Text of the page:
Coolman decided to aim a little lower and dominate a different niche. “We decided years ago to develop a reputation for responsibly building a quality product in an affordable price range,” he said. “We have always focused on ways of using new concepts and technologies - not to produce high-end housing, but to create more sustainable, affordable neighborhoods.”
In the 1970s, the company experimented with passive solar techniques and building well-insulated, well-sealed homes. It discovered early on that a tight house needs to incorporate good ventilation to help avoid moisture and indoor air quality issues. “You have to be careful with this stuff because there are ‘healthy house’ issues that go along with it,” he said.
The company worked with the city of Valparaiso to incorporate rain gardens in a Traditional Neighborhood Development targeted to entry-level buyers – and that feature, combined with the development’s location, made it attractive to move-up buyers as well.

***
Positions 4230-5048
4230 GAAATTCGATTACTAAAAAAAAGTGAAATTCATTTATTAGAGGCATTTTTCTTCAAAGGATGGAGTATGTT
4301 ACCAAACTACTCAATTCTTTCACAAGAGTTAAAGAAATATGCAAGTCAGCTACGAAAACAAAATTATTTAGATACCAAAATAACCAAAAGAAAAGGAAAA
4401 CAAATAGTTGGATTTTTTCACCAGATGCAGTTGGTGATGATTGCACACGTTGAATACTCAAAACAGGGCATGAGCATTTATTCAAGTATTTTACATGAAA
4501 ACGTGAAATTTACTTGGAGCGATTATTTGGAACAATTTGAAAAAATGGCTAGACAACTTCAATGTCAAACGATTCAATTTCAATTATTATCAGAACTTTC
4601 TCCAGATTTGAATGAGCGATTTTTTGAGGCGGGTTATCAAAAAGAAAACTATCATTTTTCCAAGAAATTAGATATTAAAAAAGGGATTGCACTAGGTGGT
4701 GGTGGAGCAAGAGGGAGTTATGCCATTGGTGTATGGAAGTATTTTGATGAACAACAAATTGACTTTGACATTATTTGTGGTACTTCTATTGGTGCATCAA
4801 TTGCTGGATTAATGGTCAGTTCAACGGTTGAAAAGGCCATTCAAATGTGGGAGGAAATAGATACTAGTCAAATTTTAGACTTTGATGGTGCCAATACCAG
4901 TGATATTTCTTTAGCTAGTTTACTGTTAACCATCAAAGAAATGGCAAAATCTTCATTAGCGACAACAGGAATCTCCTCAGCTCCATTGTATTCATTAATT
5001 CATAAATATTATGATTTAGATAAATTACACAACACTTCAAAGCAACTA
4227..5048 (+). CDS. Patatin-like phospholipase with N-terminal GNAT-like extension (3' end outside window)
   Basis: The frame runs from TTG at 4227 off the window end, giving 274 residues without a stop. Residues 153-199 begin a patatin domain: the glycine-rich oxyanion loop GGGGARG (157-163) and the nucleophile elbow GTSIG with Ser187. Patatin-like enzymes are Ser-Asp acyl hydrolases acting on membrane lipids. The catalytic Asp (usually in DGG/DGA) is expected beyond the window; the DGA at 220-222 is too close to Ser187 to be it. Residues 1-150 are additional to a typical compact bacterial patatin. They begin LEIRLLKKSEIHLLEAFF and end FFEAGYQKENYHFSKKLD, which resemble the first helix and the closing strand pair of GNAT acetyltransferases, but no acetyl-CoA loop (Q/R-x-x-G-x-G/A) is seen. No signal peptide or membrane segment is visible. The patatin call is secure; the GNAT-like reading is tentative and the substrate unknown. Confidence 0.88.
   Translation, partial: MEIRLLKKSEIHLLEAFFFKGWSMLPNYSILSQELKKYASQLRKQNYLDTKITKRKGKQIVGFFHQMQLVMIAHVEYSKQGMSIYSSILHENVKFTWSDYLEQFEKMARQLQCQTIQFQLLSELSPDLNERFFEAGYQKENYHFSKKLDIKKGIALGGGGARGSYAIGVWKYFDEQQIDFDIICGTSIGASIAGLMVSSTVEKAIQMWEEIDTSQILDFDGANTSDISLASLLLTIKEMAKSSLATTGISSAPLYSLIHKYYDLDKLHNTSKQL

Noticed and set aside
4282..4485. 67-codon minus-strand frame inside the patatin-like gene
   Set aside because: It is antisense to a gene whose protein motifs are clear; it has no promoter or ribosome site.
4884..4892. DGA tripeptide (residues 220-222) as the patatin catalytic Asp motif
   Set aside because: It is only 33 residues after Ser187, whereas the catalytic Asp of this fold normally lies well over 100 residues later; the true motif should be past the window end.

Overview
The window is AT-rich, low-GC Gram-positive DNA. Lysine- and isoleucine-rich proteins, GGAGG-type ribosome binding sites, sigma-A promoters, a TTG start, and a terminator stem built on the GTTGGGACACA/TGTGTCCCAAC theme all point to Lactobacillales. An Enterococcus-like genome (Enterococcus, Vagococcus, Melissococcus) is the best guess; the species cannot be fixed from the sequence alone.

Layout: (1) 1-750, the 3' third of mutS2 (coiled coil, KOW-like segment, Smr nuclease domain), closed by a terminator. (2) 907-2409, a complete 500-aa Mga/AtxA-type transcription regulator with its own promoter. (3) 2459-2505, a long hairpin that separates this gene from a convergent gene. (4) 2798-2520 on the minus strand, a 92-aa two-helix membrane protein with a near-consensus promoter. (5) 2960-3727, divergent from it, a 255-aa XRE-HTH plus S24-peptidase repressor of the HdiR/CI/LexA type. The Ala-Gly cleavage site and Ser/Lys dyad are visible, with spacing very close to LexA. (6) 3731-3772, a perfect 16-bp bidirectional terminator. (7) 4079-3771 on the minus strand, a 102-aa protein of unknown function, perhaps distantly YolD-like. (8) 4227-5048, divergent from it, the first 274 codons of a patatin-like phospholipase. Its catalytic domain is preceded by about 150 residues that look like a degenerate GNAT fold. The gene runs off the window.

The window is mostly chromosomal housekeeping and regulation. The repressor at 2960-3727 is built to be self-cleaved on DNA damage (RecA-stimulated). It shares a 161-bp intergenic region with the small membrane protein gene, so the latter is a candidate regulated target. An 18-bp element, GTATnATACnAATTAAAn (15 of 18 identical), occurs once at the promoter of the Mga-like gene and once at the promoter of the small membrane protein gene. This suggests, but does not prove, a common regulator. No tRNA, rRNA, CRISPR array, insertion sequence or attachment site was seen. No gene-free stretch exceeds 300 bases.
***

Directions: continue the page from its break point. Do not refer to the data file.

His work with development and landscaping techniques that incorporate native prairie grasses and xeriscaping, avoiding turf grass where possible, also helped him with storm water management issues and water conservation. When combined with energy-efficient building practices and indoor environmental quality techniques the company was already using, certifying the home as green was the next logical step, Coolman decided.
A Coolman Communities home was the eighth home in the nation to be certified by the NAHB Research Center, which administers National Green Building Certification for NAHBGreen. Since then, the company has certified seven more. “Our anticipation is that everything we build will be certified from now on,” he said.
“Certification fits into our overall business plan. In the marketplace, there are different ways people define themselves as green, but for some reason, the green-built market is perceived as a much smaller market segment than we feel it needs to be,” Coolman said. “Having the [NAHBGreen and National Green Building Certification] label gives third-party verification to what we have done and what we continue to do.